Terrorist attacks plummeted from 594 in 2015, to fewer than half that in 20, according to a recent report of Al-Ahram Weekly.
This is due to several factors, first and foremost, the Egyptian Army which is doing much better since it killed the organization’s leader Abu Anas el Ansari in May 2016.
The large Tarrabin tribe, which in the past had helped the jihadists, supplying them with information and affording them sanctuary, then turned hostile and greatly hampered their movements.
According to reports, armed tribesmen had started unspecified operations against the jihadists last summer.
Jihadi organization Ansar Bayt al-Maqdis, which morphed into “the Sinai Province of the Islamic State” when it pledged allegiance to Abu Bakr al-Baghdadi, self-proclaimed caliph of ISIS, is slowly losing steam.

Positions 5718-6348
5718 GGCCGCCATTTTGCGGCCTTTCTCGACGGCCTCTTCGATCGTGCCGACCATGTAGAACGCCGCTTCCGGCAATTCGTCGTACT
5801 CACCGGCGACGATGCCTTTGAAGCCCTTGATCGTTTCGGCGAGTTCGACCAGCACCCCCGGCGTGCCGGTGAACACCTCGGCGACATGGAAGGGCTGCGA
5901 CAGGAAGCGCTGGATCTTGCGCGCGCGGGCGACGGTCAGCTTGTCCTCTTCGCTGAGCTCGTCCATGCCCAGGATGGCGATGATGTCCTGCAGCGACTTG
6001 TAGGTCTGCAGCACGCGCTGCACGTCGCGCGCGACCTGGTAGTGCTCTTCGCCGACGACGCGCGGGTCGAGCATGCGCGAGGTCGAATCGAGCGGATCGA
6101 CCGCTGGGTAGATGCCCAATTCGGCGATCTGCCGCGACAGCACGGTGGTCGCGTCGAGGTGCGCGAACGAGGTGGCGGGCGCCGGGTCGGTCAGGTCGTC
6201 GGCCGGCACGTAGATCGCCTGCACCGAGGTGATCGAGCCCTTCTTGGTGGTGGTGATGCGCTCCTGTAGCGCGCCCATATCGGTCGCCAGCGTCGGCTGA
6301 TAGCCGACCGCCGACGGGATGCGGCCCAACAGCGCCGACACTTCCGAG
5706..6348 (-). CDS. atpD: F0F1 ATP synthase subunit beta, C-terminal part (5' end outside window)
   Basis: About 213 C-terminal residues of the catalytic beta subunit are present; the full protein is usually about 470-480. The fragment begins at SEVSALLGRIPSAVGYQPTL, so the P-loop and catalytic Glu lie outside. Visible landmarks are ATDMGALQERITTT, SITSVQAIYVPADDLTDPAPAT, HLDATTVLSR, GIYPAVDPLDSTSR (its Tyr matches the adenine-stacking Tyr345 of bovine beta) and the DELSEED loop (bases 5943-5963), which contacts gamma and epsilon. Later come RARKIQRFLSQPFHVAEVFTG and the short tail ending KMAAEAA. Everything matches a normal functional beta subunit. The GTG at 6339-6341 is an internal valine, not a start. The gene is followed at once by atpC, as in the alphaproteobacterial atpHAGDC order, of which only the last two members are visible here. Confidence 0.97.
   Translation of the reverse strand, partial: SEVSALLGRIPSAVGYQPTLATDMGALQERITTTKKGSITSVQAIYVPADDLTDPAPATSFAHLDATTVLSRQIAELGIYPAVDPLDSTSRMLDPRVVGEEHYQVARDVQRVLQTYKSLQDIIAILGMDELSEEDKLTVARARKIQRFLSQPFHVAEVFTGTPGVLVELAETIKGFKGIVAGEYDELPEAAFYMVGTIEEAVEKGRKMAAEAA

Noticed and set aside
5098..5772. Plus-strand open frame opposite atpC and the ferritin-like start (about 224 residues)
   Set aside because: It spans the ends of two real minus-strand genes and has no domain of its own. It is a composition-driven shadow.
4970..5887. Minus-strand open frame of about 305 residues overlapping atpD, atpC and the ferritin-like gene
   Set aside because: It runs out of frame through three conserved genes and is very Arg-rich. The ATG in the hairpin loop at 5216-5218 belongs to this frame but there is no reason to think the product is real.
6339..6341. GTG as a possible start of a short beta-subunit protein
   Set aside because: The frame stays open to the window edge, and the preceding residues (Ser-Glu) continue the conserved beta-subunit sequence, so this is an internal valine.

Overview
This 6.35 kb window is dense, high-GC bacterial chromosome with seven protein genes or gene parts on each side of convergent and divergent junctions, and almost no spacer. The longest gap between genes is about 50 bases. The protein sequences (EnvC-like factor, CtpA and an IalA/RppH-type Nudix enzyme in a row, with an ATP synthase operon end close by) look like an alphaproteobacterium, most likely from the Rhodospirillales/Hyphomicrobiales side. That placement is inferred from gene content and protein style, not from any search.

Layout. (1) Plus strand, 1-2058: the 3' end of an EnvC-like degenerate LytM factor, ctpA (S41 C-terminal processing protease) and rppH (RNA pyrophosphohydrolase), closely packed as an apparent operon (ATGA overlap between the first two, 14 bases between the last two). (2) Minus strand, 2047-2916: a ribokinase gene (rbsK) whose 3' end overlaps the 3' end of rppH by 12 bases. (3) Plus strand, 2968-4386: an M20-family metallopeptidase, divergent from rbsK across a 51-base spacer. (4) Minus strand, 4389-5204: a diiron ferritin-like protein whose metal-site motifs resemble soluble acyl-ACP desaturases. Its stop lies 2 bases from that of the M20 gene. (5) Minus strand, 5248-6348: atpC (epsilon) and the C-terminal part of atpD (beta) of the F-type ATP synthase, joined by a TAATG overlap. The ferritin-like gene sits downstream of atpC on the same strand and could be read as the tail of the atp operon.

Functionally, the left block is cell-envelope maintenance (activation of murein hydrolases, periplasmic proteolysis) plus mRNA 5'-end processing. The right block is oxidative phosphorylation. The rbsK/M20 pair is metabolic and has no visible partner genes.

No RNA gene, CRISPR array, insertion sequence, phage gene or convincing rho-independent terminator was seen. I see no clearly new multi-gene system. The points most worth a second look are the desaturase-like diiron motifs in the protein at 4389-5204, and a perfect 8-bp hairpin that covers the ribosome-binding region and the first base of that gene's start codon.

Gaza was a place of refuge for jihadists wounded and at times for terrorists fleeing the Egyptian Army.It may have also been a convenient site for experimenting with weapons and ammunitions. Now jihadists are attacking those routes and Gaza, deprived of civilian and military supplies, is feeling the pinch.In return, Daesh let open Hamas supply routes in Sinai, bringing a steady flow of contraband ammunitions and weapons as well as necessities from Egypt and Libya to the Gaza Strip. A video of the barbarous execution of a Daesh member who attempted to smuggle weapons from Sinai to Gaza was recently put online.Meanwhile, there were bitter conflicts between the “Egyptians” and the newcomers among the terrorists.The tribe’s hostility combined with the growing pressure from the army led to the desertion of many militants. Those who did not want to leave the Sinai Peninsula joined another terrorist group, The Army of Islam, which protects them from the vengeance of Daesh.It may thus be that those desert regions of southern Libya will become one of the new centers of operation of Islamic State.